“I was walking back to the house with a pail full of milk. The rising sun filtered through the muggy air.
In the morning haze, I wondered if I was seeing things.”
James William is a twelve year old boy living in rural Mississippi. He sees the men who trade at his father's store trying to deal with the realities of the Depression. He begins to hear stories of the burning of a black man's house and a hanging tree that grows by the river.
James cannot believe that racial hatred exists in his own community until he comes face to face with a Klan member one early morning.
Mississippi Morning is a thought provoking story of one boy's loss of naivete in the face of harsh historical realities and will challenge young readers to question their own assumptions and confront personal decisions.
Ruth Vander Zee • author
Floyd Cooper • illustrator
- Nautilus Book Awards, Finalist (2005)
- Storytelling World, Award Winner (2006)
- Notable Social Studies Trade Books for Young People 2005 sponsored by the Children's Book Council and the National Council for the Social Studies.
Miami Herald: A powerful picture book about a 12-year old whose store-owner father chalks up racial hatred to hard times in the Depression-era South. October 9, 2004
Kirkus starred review: Racial prejudices and equal doses of a boy's naivete and experiences collide in a coming-of-age moment that calibrates his moral compass...Vander Zee tells the story without judgment; as in real life, the facts fall where they may and the conclusions the reader will draw are inevitable. Cooper is at his best with action, emotion, and perspective; design lets the art fill the book with color and life; and Vander Zee's dialogue crackles with import. Readers end with sympathetic feelings for James William-not only for the shaking of his social foundations, but the trauma of his father's lies. September 15, 2004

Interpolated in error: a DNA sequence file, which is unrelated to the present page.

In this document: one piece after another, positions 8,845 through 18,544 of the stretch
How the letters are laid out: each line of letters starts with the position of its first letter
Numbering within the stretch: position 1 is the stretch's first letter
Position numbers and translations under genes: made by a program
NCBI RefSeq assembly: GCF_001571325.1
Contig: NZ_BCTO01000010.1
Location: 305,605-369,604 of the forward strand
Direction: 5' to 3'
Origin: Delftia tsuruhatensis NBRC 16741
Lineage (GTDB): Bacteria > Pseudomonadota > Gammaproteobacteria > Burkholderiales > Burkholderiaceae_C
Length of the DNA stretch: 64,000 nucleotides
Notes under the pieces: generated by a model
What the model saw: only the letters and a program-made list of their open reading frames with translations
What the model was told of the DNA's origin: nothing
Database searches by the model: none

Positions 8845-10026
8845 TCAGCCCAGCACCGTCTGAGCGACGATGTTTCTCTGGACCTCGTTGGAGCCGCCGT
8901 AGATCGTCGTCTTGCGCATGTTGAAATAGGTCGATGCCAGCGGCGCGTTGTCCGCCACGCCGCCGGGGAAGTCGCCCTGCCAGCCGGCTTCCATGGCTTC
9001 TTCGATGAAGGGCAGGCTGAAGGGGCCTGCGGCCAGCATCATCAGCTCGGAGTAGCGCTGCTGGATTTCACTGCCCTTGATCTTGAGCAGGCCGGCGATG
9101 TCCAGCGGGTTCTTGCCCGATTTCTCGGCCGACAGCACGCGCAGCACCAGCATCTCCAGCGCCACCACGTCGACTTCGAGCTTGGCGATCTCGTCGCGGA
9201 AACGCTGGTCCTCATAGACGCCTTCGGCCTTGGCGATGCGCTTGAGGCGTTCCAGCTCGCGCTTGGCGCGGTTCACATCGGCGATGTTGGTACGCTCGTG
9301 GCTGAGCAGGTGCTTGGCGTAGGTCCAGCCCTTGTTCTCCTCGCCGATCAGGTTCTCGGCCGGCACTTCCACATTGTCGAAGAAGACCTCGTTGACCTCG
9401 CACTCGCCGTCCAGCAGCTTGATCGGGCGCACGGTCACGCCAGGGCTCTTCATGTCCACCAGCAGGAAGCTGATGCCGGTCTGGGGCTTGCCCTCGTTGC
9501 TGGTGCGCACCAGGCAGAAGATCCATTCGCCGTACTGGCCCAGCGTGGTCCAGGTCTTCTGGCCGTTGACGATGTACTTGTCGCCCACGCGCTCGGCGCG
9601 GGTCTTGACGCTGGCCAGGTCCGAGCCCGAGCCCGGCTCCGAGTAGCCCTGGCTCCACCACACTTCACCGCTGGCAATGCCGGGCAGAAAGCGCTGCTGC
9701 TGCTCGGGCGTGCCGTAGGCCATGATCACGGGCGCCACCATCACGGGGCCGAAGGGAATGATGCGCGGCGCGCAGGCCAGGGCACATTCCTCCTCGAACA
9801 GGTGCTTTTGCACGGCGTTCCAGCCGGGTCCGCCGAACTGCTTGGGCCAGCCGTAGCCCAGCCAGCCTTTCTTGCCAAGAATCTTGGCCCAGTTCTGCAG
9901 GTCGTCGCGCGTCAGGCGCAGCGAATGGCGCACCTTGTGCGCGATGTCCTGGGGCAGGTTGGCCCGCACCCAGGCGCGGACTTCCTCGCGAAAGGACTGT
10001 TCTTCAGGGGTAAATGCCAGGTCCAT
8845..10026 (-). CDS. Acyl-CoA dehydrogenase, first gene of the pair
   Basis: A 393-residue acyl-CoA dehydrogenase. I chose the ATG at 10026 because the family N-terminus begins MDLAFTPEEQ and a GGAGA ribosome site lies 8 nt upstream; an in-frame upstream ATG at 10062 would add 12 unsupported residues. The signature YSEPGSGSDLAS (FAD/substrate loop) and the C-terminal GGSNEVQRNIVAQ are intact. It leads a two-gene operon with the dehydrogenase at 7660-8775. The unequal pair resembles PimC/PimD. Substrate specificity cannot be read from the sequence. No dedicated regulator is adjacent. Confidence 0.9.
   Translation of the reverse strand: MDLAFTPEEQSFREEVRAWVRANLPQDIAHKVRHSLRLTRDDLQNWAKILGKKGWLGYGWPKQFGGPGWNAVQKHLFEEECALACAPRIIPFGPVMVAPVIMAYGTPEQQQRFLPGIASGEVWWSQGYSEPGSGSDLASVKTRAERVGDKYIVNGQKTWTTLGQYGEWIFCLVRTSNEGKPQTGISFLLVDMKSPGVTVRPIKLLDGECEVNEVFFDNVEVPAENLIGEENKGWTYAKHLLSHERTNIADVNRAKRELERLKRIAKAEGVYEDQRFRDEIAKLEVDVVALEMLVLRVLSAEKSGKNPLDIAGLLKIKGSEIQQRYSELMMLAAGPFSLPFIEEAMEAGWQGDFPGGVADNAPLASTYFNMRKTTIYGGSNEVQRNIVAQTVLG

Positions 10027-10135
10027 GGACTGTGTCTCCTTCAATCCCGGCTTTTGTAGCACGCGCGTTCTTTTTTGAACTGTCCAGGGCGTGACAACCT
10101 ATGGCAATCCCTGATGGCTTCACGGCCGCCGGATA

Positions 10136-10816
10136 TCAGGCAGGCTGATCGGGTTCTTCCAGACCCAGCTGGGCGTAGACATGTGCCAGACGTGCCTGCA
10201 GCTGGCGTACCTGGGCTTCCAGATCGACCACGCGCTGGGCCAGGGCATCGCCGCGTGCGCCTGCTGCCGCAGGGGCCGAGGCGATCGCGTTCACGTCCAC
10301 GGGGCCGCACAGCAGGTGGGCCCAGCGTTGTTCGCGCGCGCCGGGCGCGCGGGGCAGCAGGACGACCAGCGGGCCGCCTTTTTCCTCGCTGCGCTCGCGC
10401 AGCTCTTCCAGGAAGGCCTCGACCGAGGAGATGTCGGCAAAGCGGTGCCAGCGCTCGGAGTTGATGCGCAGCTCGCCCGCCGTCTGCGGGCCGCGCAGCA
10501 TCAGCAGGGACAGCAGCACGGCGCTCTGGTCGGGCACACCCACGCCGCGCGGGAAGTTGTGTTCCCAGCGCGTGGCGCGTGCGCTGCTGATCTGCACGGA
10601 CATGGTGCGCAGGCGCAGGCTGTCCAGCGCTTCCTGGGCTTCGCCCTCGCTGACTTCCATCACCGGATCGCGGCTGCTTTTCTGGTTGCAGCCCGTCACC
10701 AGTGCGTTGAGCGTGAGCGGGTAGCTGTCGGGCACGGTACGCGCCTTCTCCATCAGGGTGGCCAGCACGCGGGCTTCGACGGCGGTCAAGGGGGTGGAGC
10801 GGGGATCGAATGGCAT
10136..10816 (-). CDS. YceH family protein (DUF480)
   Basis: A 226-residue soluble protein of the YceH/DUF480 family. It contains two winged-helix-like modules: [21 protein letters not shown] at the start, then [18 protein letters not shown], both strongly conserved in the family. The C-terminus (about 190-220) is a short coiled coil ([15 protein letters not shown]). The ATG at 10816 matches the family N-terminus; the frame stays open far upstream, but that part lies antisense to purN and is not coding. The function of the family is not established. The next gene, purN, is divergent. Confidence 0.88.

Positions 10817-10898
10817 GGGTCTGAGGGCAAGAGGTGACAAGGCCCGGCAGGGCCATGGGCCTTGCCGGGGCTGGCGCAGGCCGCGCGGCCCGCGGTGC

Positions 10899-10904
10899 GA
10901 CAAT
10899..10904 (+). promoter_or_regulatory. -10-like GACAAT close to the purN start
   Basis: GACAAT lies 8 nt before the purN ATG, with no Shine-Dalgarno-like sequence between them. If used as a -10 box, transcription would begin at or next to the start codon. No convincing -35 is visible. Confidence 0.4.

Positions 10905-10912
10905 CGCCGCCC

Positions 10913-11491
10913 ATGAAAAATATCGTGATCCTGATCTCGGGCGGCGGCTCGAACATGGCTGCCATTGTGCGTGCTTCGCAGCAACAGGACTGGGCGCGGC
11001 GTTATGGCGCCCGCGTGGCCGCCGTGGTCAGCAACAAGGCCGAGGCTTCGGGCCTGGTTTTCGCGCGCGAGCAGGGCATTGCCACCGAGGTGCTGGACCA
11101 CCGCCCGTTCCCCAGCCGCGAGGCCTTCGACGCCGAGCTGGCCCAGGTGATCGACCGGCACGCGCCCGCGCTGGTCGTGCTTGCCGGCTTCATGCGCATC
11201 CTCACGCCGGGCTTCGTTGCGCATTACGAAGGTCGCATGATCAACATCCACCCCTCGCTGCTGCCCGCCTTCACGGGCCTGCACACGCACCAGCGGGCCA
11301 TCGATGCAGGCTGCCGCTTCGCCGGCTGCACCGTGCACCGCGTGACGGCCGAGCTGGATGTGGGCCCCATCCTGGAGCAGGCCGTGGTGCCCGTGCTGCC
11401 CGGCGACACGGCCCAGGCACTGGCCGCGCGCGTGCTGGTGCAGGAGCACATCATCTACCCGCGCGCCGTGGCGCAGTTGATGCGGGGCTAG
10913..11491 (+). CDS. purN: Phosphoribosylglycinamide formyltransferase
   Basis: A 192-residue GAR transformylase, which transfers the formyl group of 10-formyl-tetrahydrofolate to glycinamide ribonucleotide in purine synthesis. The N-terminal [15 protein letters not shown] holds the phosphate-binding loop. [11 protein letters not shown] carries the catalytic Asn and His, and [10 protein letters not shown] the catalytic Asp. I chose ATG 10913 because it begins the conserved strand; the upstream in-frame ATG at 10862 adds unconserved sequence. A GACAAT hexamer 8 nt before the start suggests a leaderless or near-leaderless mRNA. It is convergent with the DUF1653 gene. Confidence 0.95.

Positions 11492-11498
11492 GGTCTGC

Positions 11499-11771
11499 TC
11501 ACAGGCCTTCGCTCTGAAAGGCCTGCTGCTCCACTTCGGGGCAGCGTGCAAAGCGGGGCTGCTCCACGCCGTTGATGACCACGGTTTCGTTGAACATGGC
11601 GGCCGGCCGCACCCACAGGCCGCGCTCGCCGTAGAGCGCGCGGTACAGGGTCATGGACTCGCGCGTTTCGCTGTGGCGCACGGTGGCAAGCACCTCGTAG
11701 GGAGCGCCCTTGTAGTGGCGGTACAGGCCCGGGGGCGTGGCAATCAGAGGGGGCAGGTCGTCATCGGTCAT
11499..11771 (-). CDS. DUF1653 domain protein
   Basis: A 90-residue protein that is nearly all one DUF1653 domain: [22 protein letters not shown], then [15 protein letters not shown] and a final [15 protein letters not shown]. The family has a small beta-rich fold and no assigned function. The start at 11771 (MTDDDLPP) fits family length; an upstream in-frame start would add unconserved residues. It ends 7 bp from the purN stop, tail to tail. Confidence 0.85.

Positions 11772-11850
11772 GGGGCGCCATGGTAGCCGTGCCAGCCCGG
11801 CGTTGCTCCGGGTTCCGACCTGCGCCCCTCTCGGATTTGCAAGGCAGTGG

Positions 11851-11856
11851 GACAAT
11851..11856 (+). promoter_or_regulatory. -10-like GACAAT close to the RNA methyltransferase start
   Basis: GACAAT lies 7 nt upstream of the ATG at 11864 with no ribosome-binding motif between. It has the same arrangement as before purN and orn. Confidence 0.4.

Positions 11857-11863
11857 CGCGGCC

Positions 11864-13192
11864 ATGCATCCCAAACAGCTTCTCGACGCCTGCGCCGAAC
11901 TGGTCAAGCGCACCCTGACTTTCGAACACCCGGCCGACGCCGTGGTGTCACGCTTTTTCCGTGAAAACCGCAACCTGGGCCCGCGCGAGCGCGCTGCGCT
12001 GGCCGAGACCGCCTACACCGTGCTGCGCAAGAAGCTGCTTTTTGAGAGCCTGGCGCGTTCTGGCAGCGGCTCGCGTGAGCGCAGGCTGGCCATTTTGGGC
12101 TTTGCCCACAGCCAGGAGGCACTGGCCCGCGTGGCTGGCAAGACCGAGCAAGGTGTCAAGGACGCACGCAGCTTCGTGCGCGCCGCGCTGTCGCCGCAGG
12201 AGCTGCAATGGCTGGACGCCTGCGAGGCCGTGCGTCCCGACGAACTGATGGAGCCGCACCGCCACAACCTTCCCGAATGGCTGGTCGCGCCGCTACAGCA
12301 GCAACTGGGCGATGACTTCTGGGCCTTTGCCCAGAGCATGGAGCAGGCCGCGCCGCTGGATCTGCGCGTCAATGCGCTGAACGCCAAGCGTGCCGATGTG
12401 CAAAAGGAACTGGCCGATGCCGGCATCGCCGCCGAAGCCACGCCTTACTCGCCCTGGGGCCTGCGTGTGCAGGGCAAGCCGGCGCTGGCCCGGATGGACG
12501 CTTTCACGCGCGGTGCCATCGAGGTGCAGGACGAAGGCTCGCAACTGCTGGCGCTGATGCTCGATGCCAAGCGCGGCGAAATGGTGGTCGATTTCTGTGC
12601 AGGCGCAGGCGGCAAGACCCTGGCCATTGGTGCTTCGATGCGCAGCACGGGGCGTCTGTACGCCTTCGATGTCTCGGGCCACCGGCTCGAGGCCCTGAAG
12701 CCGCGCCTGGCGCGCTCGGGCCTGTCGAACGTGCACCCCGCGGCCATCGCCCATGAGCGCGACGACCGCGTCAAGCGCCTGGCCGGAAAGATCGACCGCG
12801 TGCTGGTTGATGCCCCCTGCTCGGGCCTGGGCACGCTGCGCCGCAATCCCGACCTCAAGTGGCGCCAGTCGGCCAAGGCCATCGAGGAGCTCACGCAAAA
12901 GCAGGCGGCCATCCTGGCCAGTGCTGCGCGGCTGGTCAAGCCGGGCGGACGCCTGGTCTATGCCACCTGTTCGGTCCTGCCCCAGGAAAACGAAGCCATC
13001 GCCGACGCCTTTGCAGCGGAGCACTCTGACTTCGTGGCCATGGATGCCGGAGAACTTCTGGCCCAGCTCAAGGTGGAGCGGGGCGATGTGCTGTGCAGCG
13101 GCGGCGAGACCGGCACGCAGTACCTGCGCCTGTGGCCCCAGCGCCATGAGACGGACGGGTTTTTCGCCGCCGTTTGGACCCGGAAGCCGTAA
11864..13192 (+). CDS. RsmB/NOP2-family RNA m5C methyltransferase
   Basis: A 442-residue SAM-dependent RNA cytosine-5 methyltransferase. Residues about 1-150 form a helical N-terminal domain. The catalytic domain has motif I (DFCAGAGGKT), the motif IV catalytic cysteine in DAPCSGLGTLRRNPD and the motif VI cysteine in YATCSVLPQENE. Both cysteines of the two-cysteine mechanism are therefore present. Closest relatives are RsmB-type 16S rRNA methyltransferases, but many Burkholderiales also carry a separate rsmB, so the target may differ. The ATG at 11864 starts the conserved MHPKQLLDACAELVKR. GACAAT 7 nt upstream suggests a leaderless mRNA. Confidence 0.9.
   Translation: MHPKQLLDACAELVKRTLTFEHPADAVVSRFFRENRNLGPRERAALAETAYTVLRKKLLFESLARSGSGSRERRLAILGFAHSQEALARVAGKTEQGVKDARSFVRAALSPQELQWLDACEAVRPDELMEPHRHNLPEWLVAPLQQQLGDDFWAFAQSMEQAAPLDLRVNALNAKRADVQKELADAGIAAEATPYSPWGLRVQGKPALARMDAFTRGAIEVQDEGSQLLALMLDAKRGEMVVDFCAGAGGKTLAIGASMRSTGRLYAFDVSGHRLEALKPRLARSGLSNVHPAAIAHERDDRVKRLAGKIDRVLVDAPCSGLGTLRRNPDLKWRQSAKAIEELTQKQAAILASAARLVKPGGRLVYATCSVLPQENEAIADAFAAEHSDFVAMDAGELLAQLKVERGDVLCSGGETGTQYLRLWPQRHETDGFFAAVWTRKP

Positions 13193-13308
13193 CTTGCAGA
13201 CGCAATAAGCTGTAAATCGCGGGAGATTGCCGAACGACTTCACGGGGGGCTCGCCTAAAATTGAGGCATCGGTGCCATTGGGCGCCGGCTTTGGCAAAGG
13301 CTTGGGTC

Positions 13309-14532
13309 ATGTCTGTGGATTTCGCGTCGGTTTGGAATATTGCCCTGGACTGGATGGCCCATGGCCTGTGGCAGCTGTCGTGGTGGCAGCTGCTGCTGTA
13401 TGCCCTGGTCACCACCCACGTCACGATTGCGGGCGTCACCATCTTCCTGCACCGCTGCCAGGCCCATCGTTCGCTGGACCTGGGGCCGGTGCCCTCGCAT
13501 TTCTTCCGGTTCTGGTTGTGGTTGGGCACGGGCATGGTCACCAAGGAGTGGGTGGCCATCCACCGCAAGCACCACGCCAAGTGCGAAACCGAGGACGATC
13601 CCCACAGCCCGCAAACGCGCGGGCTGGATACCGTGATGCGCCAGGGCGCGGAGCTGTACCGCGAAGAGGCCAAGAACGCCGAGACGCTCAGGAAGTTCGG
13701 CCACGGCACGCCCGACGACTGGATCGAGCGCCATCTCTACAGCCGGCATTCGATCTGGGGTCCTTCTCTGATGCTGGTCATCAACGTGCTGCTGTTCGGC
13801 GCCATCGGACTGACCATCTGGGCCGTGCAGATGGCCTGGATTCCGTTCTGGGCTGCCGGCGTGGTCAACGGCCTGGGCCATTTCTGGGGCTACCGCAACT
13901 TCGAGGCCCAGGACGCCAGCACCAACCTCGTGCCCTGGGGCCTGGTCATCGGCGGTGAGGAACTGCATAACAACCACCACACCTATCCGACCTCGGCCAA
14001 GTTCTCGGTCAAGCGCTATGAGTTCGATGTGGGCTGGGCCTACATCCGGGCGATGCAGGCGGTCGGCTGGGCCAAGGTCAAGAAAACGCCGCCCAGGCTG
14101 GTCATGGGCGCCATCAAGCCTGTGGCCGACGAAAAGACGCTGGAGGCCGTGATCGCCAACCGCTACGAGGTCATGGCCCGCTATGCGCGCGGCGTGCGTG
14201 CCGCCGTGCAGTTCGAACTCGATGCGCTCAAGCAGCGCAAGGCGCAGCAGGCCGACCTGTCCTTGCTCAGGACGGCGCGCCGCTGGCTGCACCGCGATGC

Booklist starred review: The setting of this book is Mississippi in 1933, and the drama of racist cruelty and a white child's loss of innocence is elemental...The subject will spark classroom discussion even among some young teens, and there are plenty of connections to history that teachers will want to make. For many young people, coming-of-age involves the discovery of weakness, failure, or betrayal in adult authority...Without diatribe or heavy message, Mississippi Morning brings urgent politics into personal life. October 15, 2004
School Library Journal: James, 12, lives in Mississippi in 1933. His father is influential in the community and owns a store in town. One day, a friend tells James that he overheard their dads discussing how a "colored preacher... got what was coming to him." James is also friends with LeRoy, an African-American boy, even though Pa feels that whites spending time with "colored folk" is not "natural." When James suggests that they fish near a particular tree, LeRoy objects, explaining, "That's where the Klan left a black man hangin' for a whole day because he did something they didn't like." Then one morning, James's faith and pride in his father are finally and painfully shattered when he sees him running home, carrying a rifle and wearing the white robes of the Klan. Cooper's large, warm oil paintings create the perfect sense of time, place, and atmosphere. Special attention is paid to the facial expressions of the father and son whenever they appear together. The final illustration shows a tree with a frayed rope wound around its lower branches. A sad and poignant story about a period in American history, and on a more personal level, a son's disillusionment. September, 2004
Best Children's Books of 2004 - Sue Corbett, Miami Herald